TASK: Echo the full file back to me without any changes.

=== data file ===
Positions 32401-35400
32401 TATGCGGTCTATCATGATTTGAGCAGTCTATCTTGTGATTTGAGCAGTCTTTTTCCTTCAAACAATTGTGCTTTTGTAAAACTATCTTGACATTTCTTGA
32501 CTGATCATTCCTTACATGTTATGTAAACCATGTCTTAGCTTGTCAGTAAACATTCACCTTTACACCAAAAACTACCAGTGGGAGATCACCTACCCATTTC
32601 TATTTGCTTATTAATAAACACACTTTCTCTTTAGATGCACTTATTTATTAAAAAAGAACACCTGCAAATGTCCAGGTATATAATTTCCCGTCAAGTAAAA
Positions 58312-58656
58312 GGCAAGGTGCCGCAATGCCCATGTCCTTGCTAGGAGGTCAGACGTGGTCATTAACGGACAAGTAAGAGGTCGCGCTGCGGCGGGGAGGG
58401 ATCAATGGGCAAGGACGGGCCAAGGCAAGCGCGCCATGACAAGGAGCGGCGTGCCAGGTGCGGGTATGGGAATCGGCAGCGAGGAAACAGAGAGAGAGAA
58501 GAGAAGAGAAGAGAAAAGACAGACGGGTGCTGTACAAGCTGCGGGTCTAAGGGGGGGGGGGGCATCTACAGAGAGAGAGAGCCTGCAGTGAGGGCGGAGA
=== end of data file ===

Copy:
Positions 32401-35400
32401 TATGCGGTCTATCATGATTTGAGCAGTCTATCTTGTGATTTGAGCAGTCTTTTTCCTTCAAACAATTGTGCTTTTGTAAAACTATCTTGACATTTCTTGA
32501 CTGATCATTCCTTACATGTTATGTAAACCATGTCTTAGCTTGTCAGTAAACATTCACCTTTACACCAAAAACTACCAGTGGGAGATCACCTACCCATTTC
32601 TATTTGCTTATTAATAAACACACTTTCTCTTTAGATGCACTTATTTATTAAAAAAGAACACCTGCAAATGTCCAGGTATATAATTTCCCGTCAAGTAAAA
Positions 58312-58656
58312 GGCAAGGTGCCGCAATGCCCATGTCCTTGCTAGGAGGTCAGACGTGGTCATTAACGGACAAGTAAGAGGTCGCGCTGCGGCGGGGAGGG
58401 ATCAATGGGCAAGGACGGGCCAAGGCAAGCGCGCCATGACAAGGAGCGGCGTGCCAGGTGCGGGTATGGGAATCGGCAGCGAGGAAACAGAGAGAGAGAA
58501 GAGAAGAGAAGAGAAAAGACAGACGGGTGCTGTACAAGCTGCGGGTCTAAGGGGGGGGGGGGCATCTACAGAGAGAGAGAGCCTGCAGTGAGGGCGGAGA